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Lights, camera, action!

Posted: Wednesday 24th July 2019 by HardwickGreenMeadows

Pupils from Pendock Primary School perform the play (c) Stephanie GraingerPupils from Pendock Primary School perform the play (c) Stephanie Grainger

Our oral history producer Julia Letts reflects on the school project at Hardwick Meadows...

What a pleasure it was to watch the youngsters of Pendock Primary School performing a play all about the Hardwick Green Meadows! This was the culmination of a year-long project with Worcestershire Wildlife Trust, which has involved dozens of people aged between 5 and 95 and shone a spotlight on our new floodplain reserve.

Last September we started working with the classes at Pendock, firstly taking them to Hardwick Green Meadows for a wonderful day of activities and then following this up with workshops in school about the importance of the meadows to local people. We talked about collecting people’s memories to give us a record of the past and showed the children how to make oral history recordings, inviting local people into school to share their stories with us.

Alongside all this activity, I started to collect life stories from the local community and by Christmas we had a wonderful, varied collection of recordings covering life in the area from the 1930s to the present day. These interviews were passed on to playwright John Townsend, who used to teach locally and has experience of turning oral history into drama. He also visited Pendock school, met the children and discussed lots of ideas with them for a ‘time-travelling’ play about the meadows.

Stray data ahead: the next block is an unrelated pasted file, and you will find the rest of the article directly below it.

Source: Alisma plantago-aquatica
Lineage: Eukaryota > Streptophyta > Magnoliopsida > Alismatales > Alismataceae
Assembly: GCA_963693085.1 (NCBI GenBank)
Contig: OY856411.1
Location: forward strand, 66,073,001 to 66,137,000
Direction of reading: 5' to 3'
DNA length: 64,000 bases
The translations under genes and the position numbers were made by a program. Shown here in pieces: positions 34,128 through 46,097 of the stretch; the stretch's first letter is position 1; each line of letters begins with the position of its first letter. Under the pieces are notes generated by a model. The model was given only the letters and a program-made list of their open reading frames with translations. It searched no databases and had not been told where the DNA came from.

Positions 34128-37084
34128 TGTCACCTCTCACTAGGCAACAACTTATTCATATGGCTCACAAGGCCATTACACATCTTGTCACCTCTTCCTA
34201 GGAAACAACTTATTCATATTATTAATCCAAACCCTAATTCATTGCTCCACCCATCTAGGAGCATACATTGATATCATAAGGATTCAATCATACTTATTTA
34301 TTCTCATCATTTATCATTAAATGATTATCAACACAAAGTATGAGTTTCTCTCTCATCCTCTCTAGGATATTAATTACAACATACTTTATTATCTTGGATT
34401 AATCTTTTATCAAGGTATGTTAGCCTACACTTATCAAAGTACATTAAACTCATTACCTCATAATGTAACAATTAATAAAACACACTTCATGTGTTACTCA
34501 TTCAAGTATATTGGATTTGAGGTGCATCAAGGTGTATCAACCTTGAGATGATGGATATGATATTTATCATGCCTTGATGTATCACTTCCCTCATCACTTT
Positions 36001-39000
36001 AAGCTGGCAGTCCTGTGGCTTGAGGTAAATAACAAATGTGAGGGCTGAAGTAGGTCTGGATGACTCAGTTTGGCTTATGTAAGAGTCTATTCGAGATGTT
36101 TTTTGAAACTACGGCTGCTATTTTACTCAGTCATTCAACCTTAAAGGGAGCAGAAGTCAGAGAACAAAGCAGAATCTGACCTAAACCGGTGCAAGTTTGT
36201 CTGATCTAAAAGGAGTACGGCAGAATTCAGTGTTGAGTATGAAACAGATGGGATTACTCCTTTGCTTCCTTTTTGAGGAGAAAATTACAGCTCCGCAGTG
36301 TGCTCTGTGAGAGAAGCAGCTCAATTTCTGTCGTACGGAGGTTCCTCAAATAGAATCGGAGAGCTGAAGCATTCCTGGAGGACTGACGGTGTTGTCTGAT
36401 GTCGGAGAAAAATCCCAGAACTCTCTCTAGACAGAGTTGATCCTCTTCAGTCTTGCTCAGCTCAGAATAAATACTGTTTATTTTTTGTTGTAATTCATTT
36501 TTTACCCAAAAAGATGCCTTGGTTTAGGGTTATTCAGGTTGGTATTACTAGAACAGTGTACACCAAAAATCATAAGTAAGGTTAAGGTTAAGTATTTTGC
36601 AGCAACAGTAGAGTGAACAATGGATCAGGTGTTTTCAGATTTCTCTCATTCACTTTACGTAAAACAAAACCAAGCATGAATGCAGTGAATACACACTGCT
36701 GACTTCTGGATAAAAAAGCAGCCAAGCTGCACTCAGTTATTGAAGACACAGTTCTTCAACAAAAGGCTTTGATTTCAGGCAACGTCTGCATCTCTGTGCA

The result was ‘Where the Meadows Flower’, a 45-minute play in which present-day students go back in time to the 1950s. The scenes were set in the meadows as well as the old school room and included the Queen’s Coronation, when many villagers crammed into the school to watch the headteacher’s black and white TV. The importance of the meadows came across loud and clear, not only as somewhere that the children played, explored and enhanced their pocket money with blackberry picking but also as a crucial part of the farming cycle and a vital income generator.

The children were superb, word-perfect and loud and clear. They performed and sang to an appreciative audience of friends, parents, grandparents and members of the community. Special guests included several of our interviewees, whose stories had been used to create the play and whose voices rang out in the school hall during the performance. It really was a very special afternoon and one that I have no doubt the children will remember for the rest of their lives.

It’s been brilliant to be part of a unique project where Worcestershire Wildlife Trust’s focus has been to engage children and connect them to the place where they live, its past and its importance, and why they need to safeguard its future.

May I say an enormous thank you to the students and teachers at Pendock!

Inside of play programme featuring acts and cast list

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